How Inlet Temperature Affects Your Air Flow

September 6, 2023

When designing an air compressor or purchasing a pre-designed system for your work, it’s important to consider where your compressor air intake is located because the location directly impacts the compressor’s performance.

There are three critical factors to consider with the inlet location:

  • Particulates in the air (dust which can plug filters)
  • Ingestion potential; can the intake become plugged with snow or mud?
  • Temperature of the air when it enters the compressor

This article will focus on air temperature and its impacts on air flow.

If you are mounting an air compressor to an internal combustion engine or in any type of enclosure, the ambient air temperature around the compressor can rise well above the outside ambient temperature.

When inlet temperature increases, it can cause a significant reduction in compressor performance, reducing the compressor’s ability to output air and perform its job.

Why Does Increased Air Temperature Result In Lower Compressor Output?

Most air compressors are naturally aspirated displacement compressors; the intake air enters the compressor at atmospheric air temperatures and pressures, and the compressor raises the pressure by reducing the air volume by a fixed amount.

If air temperature rises, the air density decreases, and that air takes up more space. The amount of air compressed depends on the density of the air entering the compressor, which correlates to the temperature of the air. Because air compressors can only intake a fixed volume of air, a decreased density due to a higher temperature results in less air within the system that is capable of being compressed.

It’s easiest to picture this impact when visualizing a reciprocating air compressor. The maximum amount of air a compressor can intake during each stroke is the volume of the cylinder when the piston is at the bottom of the stroke (bottom dead center), and the cylinder can hold the maximum amount of air.


If the air that the compressor has sucked in during the intake stroke is at a reduced density because of higher temperatures, then the compressor is compressing less air and will require more compression strokes to fill a receiver tank to a pre-determined operating pressure, such as 150 psi.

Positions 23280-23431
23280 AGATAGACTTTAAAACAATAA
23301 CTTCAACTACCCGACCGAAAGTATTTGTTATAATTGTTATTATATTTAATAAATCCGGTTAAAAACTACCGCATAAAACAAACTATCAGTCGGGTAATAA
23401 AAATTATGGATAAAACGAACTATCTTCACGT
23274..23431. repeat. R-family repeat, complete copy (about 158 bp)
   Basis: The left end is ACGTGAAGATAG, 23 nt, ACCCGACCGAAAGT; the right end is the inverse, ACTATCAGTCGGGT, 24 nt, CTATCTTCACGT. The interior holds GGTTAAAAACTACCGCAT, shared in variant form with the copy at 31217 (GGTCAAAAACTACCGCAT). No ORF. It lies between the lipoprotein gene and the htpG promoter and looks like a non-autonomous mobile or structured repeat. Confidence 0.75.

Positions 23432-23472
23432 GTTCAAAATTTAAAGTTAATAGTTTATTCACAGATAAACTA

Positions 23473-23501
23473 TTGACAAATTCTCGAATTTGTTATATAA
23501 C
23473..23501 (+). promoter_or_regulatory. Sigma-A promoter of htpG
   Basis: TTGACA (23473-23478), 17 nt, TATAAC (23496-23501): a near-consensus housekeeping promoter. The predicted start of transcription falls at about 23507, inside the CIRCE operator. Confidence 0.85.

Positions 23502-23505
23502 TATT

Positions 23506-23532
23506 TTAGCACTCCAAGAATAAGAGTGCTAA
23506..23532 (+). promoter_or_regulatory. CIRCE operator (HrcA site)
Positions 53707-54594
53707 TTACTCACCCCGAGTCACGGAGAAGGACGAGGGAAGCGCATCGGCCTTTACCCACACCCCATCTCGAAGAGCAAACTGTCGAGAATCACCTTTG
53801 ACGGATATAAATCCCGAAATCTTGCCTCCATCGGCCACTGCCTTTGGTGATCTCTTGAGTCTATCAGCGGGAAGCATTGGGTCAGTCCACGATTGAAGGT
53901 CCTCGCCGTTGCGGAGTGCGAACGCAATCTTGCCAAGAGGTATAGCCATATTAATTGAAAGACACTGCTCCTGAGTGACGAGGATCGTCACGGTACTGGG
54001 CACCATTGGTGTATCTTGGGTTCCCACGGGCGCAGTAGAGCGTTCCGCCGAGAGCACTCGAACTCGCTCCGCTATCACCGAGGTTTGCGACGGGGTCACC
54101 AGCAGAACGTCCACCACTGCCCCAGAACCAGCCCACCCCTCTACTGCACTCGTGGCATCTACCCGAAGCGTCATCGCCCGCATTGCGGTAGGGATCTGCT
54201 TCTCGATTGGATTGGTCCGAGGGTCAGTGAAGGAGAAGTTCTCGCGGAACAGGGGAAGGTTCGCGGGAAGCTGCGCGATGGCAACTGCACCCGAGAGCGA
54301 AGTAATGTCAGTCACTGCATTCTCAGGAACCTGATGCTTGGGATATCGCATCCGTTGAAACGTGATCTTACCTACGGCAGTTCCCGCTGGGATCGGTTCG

How Much Difference Does Air Density Make?

Air density varies with temperature (see graph below), and the air compressor's output is proportional to the density of the incoming air. If the compressor is drawing air out of an engine compartment that is at 80oC (176oF), it will get air at a density of 1.000 (kg/m3) [1].

If instead, you can direct the intake inlet to get “cold” ambient air at 20oC (68oF), the compressor will get the same volume of air at a density of 1.204 (kg/m3). This results in a 20.4% increase in compressor output.


How do I solve air inlet temperature problems?

While many factors affect compressor performance, intake temperature is an important one. One of the quickest and most cost-effective ways to reduce inlet temperature is with a longer intake tube for the air filter. For the relatively low cost of a longer intake tube, a performance increase of 10-20% is plausible.

Combining an intake tube with other performance tips, such as improving hose sizing and performing periodic maintenance on your intake filter, can have powerful results. In some cases, you can use a smaller compressor, resulting in lower upfront costs and operating costs for your compressor system.